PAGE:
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Introduction of Generic Aromatase Inhibitors Reduces Decline in Adherence in Medicare D Breast Cancer Patients Without Low-Income Subsidy

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Key Points

  • Introduction of generic aromatase inhibitors did not significantly affect adherence decline among Medicare D patients with low-income subsidies.
  • Among patients without low-income subsidies, introduction of generic aromatase inhibitors reduced the rate of decline in adherence.

Adherence to aromatase inhibitor treatment for breast cancer declines over time. In a study reported in the Journal of the National Cancer Institute, Neuner et al found that introduction of generic aromatase inhibitors resulted in a reduction in decline in adherence among patients with breast cancer enrolled in Medicare D who did not receive low-income subsidies.

Study Details

The study involved data on 16,462 Medicare D enrollees with incident breast cancer in 2006 and 2007. Medicare D claims were used to calculate aromatase inhibitor adherence, defined as medication possession ratio ≥ 80% of eligible days, over 36 months. The effect of introduction of generic anastrozole (July 2010) and generic letrozole and exemestane (April 2011) on adherence was analyzed.

Effect on Adherence

Adherence declined throughout the study, with subsidy recipients having higher adherence rates than nonrecipients throughout. For women without a subsidy, the median quarterly out-of-pocket cost of anastrozole decreased from a high of $183 in the fourth quarter of 2009 to $15 in the fourth quarter of 2011 and that of the other aromatase inhibitors decreased from $81 in the first quarter of 2011 to $16 in the fourth quarter of 2011. Declines in adherence were attenuated with the generic aromatase inhibitor introductions, with adjusted adherence probabilities estimated to be 5.4% higher after introduction of generic anastrozole and 11% higher after introduction of generic letrozole/exemestane.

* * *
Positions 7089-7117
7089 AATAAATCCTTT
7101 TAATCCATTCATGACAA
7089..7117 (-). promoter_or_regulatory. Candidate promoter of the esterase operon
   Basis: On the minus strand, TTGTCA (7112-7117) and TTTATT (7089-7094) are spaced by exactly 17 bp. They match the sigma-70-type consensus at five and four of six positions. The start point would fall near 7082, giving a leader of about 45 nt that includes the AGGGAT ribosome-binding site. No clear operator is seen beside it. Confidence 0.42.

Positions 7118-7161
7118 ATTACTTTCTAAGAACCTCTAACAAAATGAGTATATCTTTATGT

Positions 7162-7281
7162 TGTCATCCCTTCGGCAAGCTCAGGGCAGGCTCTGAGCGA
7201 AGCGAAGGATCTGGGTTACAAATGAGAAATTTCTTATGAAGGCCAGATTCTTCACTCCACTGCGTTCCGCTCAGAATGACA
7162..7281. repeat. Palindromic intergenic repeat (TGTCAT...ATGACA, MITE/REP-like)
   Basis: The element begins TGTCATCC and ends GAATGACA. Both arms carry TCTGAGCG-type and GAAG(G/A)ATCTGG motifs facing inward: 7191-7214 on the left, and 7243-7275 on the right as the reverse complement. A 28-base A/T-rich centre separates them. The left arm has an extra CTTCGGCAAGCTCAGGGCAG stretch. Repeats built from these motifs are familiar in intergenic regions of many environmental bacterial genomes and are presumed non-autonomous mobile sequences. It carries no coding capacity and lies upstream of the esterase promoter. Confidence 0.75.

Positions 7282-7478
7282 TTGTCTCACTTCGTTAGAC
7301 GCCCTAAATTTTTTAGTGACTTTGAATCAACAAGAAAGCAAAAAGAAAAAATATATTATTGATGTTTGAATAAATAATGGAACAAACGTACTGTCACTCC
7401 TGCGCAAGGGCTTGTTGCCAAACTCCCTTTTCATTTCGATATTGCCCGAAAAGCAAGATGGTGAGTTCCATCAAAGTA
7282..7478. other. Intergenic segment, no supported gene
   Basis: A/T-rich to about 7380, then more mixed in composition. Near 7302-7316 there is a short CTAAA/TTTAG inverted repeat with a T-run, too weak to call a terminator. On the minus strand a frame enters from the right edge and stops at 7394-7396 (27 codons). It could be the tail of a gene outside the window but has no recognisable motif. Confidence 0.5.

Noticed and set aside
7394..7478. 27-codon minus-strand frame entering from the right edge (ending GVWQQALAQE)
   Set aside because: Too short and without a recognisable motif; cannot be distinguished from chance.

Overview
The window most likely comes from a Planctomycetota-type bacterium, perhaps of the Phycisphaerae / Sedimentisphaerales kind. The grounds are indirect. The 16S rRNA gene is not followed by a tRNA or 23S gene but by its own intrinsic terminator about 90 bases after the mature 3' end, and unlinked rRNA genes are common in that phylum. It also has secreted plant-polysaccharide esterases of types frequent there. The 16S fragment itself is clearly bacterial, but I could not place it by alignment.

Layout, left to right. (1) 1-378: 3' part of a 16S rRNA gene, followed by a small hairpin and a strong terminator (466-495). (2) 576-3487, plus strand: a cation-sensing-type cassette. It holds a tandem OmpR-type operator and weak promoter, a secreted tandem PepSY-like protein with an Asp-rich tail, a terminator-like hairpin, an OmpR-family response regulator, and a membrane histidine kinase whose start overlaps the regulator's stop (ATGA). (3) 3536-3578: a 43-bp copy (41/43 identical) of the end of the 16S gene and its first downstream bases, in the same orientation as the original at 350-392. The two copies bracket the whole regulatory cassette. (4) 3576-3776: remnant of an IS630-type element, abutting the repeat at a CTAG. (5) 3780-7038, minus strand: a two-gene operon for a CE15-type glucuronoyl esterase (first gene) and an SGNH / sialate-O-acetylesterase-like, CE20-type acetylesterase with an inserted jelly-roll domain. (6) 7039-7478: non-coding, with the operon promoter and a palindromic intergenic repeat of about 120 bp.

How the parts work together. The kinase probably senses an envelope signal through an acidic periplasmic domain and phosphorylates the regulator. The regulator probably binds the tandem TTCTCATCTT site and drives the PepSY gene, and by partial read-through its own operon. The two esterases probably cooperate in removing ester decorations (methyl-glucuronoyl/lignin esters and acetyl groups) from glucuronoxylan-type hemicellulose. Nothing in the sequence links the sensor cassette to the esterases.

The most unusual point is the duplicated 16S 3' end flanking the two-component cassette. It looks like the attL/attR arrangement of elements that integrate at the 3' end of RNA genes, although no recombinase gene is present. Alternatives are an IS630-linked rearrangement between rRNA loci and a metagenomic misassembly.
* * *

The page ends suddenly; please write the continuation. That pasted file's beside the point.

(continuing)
Among patients without a subsidy, analysis by yearly quarter after introduction of generic anastrozole showed adjusted odds ratios (ORs) for adherence ranging from 1.08 (95% [confidence interval] = 1.02–1.14) in quarter 1 to 1.51 (95% CI = 1.44–1.58) in quarter 4, a quarter that typically has the lowest adherence rates during the year after starting a treatment. Overall, the adjusted odds ratio for adherence among patients without subsidies after introduction of generic letrozole/exemestane was 1.47 (95% CI = 1.40–1.55).

The investigators concluded: “The introduction of generic medications attenuated the decline in adherence to [aromatase inhibitors] over three years of treatment among breast cancer survivors not receiving low-income subsidies for Medicare D coverage.”

Joan Neuner, MD, MPH, of Medical College of Wisconsin, is the corresponding author for the Journal of the National Cancer Institute article.

The study was supported by the American Cancer Society and National Institutes of Health.

The content in this post has not been reviewed by the American Society of Clinical Oncology, Inc. (ASCO®) and does not necessarily reflect the ideas and opinions of ASCO®.


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